Saving Gaza with a Queer intifada
Saving the world with slam poetry
This article is taken from the December-January 2024 issue of The Critic. To get the full magazine why not subscribe? Right now we’re offering five issues for just £10.
People often ask me how best to solve the crisis in the Middle East. Perhaps this is because I have close personal experience of different cultures, having spent part of my gap year on one of my father’s private islands in the Seychelles. (Also, when I was a child we had a Vietnamese au pair; I can’t remember its name.)
The answer to the Middle East conflict is simple: intersectional slam poetry. I recently announced that I will soon be touring Gaza, Iran and Saudi Arabia — mostly vegan cafes and community centres — in order to perform my poems and spread the message of diversity, equity and inclusion.
I will be accompanied by my friends from the “Queers for Palestine” collective, who will doubtless receive a warm welcome. Unlike Britain, there has never been a single arrest for homophobic hate crime in the whole recorded history of Palestine. Gay people in Arab nations are out and proud and are known to happily shout it from the rooftops.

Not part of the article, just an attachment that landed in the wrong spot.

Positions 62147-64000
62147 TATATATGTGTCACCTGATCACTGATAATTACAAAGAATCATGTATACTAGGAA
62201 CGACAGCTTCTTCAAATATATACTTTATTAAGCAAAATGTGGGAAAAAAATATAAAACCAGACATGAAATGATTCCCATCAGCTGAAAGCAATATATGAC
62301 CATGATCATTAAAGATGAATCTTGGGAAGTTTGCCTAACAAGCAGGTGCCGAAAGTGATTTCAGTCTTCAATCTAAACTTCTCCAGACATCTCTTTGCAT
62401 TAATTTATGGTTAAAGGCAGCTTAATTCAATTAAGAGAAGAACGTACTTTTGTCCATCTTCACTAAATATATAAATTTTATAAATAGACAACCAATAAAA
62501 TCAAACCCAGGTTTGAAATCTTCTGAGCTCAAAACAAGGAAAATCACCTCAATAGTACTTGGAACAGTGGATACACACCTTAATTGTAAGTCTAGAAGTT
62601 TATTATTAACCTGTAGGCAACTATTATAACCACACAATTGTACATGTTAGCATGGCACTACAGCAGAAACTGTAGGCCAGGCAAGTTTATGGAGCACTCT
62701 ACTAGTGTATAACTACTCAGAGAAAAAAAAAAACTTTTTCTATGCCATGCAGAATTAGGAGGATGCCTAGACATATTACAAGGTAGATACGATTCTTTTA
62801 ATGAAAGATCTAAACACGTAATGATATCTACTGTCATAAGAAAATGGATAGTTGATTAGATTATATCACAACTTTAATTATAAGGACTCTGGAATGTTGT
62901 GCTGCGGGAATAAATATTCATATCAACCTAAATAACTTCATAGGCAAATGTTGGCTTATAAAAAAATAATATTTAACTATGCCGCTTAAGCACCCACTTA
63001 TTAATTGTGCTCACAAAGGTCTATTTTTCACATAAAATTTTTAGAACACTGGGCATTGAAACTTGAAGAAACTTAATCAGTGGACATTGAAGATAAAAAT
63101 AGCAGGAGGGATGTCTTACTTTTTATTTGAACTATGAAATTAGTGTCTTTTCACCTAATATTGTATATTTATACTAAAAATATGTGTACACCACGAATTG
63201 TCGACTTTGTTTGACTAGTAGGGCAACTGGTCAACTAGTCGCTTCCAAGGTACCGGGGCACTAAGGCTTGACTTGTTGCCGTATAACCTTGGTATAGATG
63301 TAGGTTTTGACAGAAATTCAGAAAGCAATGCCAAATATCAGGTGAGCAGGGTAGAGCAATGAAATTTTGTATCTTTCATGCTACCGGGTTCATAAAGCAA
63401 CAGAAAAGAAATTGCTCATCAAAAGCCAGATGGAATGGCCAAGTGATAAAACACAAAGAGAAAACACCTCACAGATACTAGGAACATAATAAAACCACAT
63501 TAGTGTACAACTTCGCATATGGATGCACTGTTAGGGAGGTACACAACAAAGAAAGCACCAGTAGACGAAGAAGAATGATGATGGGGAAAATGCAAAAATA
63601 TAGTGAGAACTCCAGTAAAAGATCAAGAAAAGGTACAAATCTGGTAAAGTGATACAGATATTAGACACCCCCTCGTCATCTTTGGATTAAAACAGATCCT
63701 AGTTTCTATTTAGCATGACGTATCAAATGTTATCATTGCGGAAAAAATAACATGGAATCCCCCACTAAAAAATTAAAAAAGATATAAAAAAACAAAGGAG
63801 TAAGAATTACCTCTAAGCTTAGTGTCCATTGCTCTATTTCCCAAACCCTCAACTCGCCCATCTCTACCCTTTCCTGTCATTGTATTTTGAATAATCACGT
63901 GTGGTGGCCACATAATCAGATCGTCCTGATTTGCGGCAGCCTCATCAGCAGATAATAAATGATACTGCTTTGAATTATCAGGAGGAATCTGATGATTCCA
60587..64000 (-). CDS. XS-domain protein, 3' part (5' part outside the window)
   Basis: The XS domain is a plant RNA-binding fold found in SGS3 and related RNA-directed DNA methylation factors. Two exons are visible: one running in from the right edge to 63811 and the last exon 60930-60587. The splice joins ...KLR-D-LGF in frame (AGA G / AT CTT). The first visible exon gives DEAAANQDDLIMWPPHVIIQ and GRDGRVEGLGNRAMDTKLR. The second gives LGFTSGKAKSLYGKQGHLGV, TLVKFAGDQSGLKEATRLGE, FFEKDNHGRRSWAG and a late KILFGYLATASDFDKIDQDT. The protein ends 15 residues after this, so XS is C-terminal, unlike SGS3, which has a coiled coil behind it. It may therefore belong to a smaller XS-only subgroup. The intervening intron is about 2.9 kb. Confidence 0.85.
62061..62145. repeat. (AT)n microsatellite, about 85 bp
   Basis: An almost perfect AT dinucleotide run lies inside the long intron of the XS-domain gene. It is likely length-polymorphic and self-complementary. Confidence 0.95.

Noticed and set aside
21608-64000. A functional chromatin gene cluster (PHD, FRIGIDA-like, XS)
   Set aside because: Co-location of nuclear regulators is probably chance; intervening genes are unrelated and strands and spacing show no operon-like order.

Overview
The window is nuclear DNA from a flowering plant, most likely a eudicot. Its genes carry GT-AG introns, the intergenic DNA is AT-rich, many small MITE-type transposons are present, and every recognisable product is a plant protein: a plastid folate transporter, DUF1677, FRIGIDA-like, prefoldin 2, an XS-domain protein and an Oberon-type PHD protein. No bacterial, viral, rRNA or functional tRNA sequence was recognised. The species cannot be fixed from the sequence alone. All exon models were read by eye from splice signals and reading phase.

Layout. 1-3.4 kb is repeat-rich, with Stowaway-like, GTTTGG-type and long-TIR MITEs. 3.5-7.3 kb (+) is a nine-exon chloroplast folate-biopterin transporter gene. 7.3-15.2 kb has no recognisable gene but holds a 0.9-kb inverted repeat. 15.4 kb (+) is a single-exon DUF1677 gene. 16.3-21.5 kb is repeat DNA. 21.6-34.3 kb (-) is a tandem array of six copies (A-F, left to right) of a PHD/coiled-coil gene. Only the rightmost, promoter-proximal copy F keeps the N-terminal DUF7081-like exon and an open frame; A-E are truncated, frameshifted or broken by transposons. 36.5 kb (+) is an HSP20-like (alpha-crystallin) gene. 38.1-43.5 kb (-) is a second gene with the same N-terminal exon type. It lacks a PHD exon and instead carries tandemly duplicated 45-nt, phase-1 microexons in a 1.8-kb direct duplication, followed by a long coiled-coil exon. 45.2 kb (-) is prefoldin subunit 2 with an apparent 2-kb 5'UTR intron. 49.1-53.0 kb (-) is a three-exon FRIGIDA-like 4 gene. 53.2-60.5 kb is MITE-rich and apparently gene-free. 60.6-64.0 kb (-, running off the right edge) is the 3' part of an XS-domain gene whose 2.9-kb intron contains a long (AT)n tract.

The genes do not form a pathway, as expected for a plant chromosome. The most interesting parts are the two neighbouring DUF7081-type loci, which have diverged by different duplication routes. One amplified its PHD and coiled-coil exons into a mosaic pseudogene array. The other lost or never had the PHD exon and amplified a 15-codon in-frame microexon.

Some critics of the pro-Palestine movement have accused us of supporting terrorism, but this is simply a misunderstanding. When the Chicago chapter of Black Lives Matter tweeted “I stand with Palestine” along with an image of a paraglider, this wasn’t a reference to Hamas. It was simply because they were being sponsored by a firm that specialises in outdoor activities and adventure sports. How else would BLM be able to afford all those mansions in California as a base for their important social justice work?
And when protesters in London were calling for “jihad”, this was also widely misinterpreted. As the Met Police pointed out, “jihad” has multiple meanings. So while it can mean a holy war, in most cases it’s more like a yoga retreat. In fact, I went for a really nice jihad at my local spa last week. I treated myself to an intifada, which is a kind of facial massage with lavender and tea tree oils.
And before anyone accuses me of being antisemitic, I should point out that I am a huge fan of Barbra Streisand and low-carb bagels. I also have a chinchilla called Fagin.
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